The Truth about Green Tea Caffeine Content

Green tea caffeine content

With caffeine our brain becomes more alert. Caffeine increases the levels of dopamine in our brain, which improves our “good” feeling and improves our mood. All this is dopamine effect and because that caffeine has addictive properties.

Many beverages such as coffee, tea and other drinks contain caffeine in moderate or high proportions. It is recommended to check out Caffeine Content to find more details about caffeine content in other drinks and foods.

People are now much more concerned about the health effects of caffeine, because in recent years has been reported some cases of caffeine toxicity. This includes overdosing with caffeinated energy drinks and caffeinated diet supplements.

Green tea comes from the leaves of the Camellia sinesis plant (the tea tree plant). This plant naturally contains caffeine. So, green tea does contain caffeine, but caffeine from natural plants has proven safe over thousands of years of human use. If we compared the caffeine content of green tea with other sources of caffeine, we can conclude that green tea include very low caffeine content. There are some evidences that caffeine functions in a positive synergistic way can enhance the health benefits of green tea.

What is considered a normal amount of caffeine depends on an individual’s sensitivity. Generally, the US Food and Drug Administration (FDA) carefully reviewed and deemed caffeine as safe and also effective. Caffeine in green teas is considered as safe, because green tea contain natural caffeine that is considered Generally Recognized As Safe (GRAS) by the FDA.

Most experts are of the opinion that caffeine contributes to dehydration and for a long time caffeine has been considered as a diuretic. Other studies have found that caffeine has mild diuretic effects similar to water. If we consume moderate amounts of caffeine, the body retains some of the fluids.

Even though green tea has relatively high caffeine content, the catechin doesn't allow it to dehydrate the body. So it is even more potent than water.

Green tea also has other nutrients in it that have been linked with significant health benefits. It contains L-theanine that increases some of caffeine’s stimulant effects. L- theanine is one of few amino acids that has been found to reduce anxiety, lower blood pressure, increase alpha brain wave activity, improve learning ability, boost immune systems etc.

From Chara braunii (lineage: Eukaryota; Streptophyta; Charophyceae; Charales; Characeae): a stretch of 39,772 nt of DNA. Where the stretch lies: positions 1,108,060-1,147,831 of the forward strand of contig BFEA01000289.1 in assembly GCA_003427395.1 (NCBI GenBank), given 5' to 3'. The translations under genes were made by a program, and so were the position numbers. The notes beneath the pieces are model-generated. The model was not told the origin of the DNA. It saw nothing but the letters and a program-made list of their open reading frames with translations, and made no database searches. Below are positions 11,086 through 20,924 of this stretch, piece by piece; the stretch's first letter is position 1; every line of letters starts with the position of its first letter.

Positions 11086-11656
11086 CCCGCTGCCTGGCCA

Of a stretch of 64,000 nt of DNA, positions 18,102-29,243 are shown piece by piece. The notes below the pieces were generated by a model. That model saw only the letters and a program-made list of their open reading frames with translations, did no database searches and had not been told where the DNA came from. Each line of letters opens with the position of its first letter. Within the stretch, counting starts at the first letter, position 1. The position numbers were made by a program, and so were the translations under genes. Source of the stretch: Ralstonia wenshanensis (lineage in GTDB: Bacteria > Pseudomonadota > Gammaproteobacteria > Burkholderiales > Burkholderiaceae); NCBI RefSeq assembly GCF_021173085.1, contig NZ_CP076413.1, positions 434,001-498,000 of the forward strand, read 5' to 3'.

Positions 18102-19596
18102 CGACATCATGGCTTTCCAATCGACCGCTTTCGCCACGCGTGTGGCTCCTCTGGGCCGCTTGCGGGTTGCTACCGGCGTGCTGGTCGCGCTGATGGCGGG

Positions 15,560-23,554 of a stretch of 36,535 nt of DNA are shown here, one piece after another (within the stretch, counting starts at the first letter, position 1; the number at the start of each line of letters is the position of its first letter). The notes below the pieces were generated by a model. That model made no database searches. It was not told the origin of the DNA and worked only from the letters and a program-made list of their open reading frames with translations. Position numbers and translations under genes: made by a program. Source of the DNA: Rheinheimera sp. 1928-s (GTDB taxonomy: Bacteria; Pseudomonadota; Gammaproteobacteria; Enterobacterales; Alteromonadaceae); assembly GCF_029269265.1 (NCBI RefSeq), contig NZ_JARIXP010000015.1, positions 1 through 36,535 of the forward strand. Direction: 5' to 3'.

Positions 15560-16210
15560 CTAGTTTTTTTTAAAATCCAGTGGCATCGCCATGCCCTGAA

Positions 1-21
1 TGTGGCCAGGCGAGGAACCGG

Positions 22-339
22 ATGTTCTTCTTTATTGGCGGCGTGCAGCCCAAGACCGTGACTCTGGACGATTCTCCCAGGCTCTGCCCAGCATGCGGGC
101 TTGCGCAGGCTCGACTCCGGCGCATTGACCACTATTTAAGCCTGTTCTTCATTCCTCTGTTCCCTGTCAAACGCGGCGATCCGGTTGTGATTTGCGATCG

Caffeine content of green tea can have variations from 7 milligrams to 75 milligrams per cup. Green tea contains approximately 15-40mg of caffeine in an average 8 ounce cup. Generally caffeine content depends on the quality of the tea and how it’s brewed.

Compared caffeine content in beverages (these are approximate figures, depending on preparation methods):

Beverages (average cup, 8 oz)Caffeine content (milligrams)
Green tea15 - 40
Regular coffee100 - 200
Instant coffee50 - 100
Espresso400 (100 mg for two ounces)
Black tea40 -80
Energy drink80
Cola soft drink35
Diet cola soft drink47
Other soft drinks0 - 80
Caffeine tablets100 - 200

It has been estimated that about 75 percent of Americans consume coffee daily. It’s more than a 450,000,000 cups a day. An average cup of coffee contains the most caffeine; the same cup of green tea provides 1/5 to 1/2 as much.

Because green tea contains less caffeine than other beverages it can be drank in the evening without fear of insomnia.

So, green tea remains the best choice out of all caffeine containing beverages.

It is generally agreed that consuming 130 - 300 mg of caffeine per day is safe. However caffeine may not be for everyone. We can always drink decaffeinate green tea (with special preparation method) or use caffeine free brands of this tea.

Read more about green tea caffeine content at Caffeine in Green Tea

Note: All figures are approximate; this site does not provide medical advice, diagnosis or treatment.